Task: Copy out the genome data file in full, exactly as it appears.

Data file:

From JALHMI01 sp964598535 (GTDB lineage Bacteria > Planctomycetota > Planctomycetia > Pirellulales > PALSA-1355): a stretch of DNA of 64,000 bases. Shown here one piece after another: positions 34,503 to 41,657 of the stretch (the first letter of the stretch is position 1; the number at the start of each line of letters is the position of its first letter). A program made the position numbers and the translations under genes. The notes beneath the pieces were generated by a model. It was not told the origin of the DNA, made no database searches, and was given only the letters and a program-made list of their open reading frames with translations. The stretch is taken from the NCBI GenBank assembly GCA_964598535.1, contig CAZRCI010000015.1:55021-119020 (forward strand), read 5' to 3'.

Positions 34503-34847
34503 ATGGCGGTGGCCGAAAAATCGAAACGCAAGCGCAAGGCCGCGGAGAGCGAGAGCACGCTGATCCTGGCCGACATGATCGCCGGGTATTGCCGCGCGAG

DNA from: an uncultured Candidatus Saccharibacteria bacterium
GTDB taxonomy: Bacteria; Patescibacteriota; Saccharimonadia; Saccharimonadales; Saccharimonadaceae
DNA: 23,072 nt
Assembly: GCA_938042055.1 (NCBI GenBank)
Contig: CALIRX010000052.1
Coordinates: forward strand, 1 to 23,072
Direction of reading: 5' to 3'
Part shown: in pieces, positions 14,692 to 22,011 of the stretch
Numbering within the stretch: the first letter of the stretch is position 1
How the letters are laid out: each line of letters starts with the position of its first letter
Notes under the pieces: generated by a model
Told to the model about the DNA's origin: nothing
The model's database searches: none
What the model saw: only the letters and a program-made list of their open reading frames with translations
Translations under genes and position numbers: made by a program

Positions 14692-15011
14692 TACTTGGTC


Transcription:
From JALHMI01 sp964598535 (GTDB lineage Bacteria > Planctomycetota > Planctomycetia > Pirellulales > PALSA-1355): a stretch of DNA of 64,000 bases. Shown here one piece after another: positions 34,503 to 41,657 of the stretch (the first letter of the stretch is position 1; the number at the start of each line of letters is the position of its first letter). A program made the position numbers and the translations under genes. The notes beneath the pieces were generated by a model. It was not told the origin of the DNA, made no database searches, and was given only the letters and a program-made list of their open reading frames with translations. The stretch is taken from the NCBI GenBank assembly GCA_964598535.1, contig CAZRCI010000015.1:55021-119020 (forward strand), read 5' to 3'.

Positions 34503-34847
34503 ATGGCGGTGGCCGAAAAATCGAAACGCAAGCGCAAGGCCGCGGAGAGCGAGAGCACGCTGATCCTGGCCGACATGATCGCCGGGTATTGCCGCGCGAG

DNA from: an uncultured Candidatus Saccharibacteria bacterium
GTDB taxonomy: Bacteria; Patescibacteriota; Saccharimonadia; Saccharimonadales; Saccharimonadaceae
DNA: 23,072 nt
Assembly: GCA_938042055.1 (NCBI GenBank)
Contig: CALIRX010000052.1
Coordinates: forward strand, 1 to 23,072
Direction of reading: 5' to 3'
Part shown: in pieces, positions 14,692 to 22,011 of the stretch
Numbering within the stretch: the first letter of the stretch is position 1
How the letters are laid out: each line of letters starts with the position of its first letter
Notes under the pieces: generated by a model
Told to the model about the DNA's origin: nothing
The model's database searches: none
What the model saw: only the letters and a program-made list of their open reading frames with translations
Translations under genes and position numbers: made by a program

Positions 14692-15011
14692 TACTTGGTC